There is a risk that the packaging becomes too complicated, too expensive and overfuzzy,” he said. “Consumers want frictionless packaging, not only in terms of functionality. The packaging needs to work environmentally and socially as well.”
Many would say those boxes have been ticked by the design agency Tomorrow Machine, a Stockholm-based design agency.
The agency’s selfie packaging has generated a lot of excitement even though it is not yet commercially available. So far they’re still research projects, self-initiated or developed in collaboration with the Swedish research company Innventia.
Tomorrow Machine consists of Anna Glansén and Hanna Billqvist. Sustainability is at the core of their philosophy, but their unusual approach to packaging design derives from something else.
“There’s some very interesting packaging design out there, but most of it is created by graphic designers,” said Glansén. “Hanna and I are product designers, and we wanted to create brand new types of packaging, sustainable and smart.”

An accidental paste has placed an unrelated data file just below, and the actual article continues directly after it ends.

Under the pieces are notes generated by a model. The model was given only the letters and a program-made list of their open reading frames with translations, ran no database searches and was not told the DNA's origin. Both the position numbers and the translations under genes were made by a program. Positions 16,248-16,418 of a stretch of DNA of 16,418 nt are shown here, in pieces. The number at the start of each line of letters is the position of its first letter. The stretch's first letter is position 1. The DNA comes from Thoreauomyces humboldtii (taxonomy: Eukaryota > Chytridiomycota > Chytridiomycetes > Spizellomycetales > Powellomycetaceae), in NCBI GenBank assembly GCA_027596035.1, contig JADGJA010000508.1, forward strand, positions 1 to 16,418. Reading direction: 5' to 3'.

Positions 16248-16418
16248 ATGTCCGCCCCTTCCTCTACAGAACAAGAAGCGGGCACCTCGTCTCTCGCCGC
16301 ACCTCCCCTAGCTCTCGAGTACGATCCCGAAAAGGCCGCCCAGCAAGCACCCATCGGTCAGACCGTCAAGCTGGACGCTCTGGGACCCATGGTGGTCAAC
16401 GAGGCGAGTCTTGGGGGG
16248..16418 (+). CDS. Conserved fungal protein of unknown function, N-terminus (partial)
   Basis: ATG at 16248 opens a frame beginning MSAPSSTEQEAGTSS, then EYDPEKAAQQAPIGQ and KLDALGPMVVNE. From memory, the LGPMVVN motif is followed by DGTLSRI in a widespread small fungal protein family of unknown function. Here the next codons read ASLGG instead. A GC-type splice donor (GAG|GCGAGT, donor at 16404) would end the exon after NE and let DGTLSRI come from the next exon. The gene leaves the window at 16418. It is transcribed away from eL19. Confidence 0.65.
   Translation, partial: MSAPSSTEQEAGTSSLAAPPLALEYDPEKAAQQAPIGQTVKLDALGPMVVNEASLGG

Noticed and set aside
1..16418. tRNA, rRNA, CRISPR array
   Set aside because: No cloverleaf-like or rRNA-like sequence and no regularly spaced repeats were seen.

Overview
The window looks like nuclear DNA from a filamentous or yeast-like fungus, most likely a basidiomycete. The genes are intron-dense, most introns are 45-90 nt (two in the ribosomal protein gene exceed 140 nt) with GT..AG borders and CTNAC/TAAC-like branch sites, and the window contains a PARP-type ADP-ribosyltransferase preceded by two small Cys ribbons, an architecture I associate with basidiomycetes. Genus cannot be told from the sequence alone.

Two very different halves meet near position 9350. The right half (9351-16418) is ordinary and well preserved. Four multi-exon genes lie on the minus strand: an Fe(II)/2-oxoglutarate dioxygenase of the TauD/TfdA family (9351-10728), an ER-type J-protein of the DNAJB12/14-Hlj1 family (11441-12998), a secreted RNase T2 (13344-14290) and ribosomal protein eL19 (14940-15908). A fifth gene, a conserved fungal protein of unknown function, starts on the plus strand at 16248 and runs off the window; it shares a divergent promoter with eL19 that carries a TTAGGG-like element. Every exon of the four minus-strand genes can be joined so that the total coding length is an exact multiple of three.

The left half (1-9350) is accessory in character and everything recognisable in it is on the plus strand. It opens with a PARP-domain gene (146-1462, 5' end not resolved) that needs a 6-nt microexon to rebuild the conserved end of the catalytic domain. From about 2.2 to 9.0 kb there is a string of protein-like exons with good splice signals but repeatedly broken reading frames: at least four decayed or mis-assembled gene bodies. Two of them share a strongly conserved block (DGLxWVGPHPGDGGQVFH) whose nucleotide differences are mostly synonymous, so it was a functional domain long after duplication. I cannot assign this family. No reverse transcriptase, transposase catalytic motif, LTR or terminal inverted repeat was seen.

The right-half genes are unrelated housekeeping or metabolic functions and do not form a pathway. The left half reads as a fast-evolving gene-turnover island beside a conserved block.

Their first project to get noticed was called This Too Shall Pass. “Take a milk carton, for instance,” added Glansén. “The milk is consumed quickly, but the carton takes years to decompose. So we began developing packaging with the same lifespan as the foods they contain.”
The concept was based on the fact different liquids and materials react differently to each other. From that sprang the idea of creating packaging where the packaging itself worked in symbiosis with the content. For example, water melts sugar but oil does not, so sugar is an ideal material for packaging oil in.
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